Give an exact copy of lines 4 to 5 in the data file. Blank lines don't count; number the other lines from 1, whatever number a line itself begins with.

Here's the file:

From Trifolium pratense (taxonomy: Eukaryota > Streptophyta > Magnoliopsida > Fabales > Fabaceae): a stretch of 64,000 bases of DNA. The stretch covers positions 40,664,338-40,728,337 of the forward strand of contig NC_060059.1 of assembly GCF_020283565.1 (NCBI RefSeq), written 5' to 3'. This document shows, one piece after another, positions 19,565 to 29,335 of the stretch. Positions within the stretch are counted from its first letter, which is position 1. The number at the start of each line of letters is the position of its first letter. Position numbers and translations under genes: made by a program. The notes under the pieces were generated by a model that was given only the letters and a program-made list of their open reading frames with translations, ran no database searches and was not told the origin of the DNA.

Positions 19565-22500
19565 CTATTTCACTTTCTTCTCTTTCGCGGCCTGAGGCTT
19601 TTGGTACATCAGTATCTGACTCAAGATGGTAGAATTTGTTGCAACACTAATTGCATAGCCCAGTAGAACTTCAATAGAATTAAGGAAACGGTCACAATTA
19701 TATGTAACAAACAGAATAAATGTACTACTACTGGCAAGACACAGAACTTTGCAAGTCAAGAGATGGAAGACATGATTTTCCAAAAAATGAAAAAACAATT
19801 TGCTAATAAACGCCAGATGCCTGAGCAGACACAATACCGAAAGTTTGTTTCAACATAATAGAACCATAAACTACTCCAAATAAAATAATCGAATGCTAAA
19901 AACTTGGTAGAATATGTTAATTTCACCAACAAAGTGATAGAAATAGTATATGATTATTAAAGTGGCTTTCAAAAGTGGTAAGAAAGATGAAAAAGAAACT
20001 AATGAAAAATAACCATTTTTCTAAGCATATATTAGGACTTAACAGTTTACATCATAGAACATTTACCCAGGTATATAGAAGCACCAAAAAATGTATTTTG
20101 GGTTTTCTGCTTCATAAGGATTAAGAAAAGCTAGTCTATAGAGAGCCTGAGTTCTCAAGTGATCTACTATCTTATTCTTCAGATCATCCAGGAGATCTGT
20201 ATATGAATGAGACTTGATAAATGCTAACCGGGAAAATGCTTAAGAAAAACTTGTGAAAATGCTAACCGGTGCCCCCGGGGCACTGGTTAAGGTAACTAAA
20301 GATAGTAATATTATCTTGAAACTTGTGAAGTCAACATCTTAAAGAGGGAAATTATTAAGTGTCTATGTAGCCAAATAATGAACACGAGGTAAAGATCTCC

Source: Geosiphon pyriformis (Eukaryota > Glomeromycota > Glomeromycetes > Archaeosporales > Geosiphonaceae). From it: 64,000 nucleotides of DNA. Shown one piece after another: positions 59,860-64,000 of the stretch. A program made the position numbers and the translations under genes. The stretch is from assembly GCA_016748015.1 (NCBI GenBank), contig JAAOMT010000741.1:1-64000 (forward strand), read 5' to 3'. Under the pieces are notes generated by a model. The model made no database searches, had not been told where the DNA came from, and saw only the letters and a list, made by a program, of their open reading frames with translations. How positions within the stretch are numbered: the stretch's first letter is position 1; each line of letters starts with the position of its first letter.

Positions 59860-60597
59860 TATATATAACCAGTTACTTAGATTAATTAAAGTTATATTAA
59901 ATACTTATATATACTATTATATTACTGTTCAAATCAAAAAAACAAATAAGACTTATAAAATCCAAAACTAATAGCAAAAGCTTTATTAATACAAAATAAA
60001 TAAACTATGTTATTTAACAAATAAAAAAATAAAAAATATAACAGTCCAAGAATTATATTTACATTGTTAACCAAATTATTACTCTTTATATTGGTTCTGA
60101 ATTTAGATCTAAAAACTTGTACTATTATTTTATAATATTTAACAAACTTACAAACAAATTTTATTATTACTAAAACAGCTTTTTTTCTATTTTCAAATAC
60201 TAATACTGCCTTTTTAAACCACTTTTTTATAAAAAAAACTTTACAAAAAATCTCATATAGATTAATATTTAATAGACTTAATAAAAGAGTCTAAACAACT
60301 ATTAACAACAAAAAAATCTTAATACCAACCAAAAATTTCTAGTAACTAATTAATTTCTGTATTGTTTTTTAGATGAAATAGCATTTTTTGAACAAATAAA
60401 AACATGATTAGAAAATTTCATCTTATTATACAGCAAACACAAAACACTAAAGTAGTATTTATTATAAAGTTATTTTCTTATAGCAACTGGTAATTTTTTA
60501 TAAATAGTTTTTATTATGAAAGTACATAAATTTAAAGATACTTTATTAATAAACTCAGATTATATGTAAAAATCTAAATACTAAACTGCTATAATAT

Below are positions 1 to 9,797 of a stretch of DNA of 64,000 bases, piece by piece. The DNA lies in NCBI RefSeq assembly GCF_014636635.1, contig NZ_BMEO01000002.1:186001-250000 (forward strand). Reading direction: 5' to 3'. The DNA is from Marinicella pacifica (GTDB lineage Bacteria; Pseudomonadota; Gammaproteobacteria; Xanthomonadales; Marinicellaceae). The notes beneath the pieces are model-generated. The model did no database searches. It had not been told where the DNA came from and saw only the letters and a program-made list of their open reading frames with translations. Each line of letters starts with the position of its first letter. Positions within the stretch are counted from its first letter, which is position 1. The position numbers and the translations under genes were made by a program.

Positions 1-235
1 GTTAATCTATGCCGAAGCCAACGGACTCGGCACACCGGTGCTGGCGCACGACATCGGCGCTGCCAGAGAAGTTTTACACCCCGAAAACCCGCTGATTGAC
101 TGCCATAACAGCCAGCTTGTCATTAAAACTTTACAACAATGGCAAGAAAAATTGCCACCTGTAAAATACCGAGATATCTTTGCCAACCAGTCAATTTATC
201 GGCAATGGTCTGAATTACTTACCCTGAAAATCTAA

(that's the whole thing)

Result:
19601 TTGGTACATCAGTATCTGACTCAAGATGGTAGAATTTGTTGCAACACTAATTGCATAGCCCAGTAGAACTTCAATAGAATTAAGGAAACGGTCACAATTA
19701 TATGTAACAAACAGAATAAATGTACTACTACTGGCAAGACACAGAACTTTGCAAGTCAAGAGATGGAAGACATGATTTTCCAAAAAATGAAAAAACAATT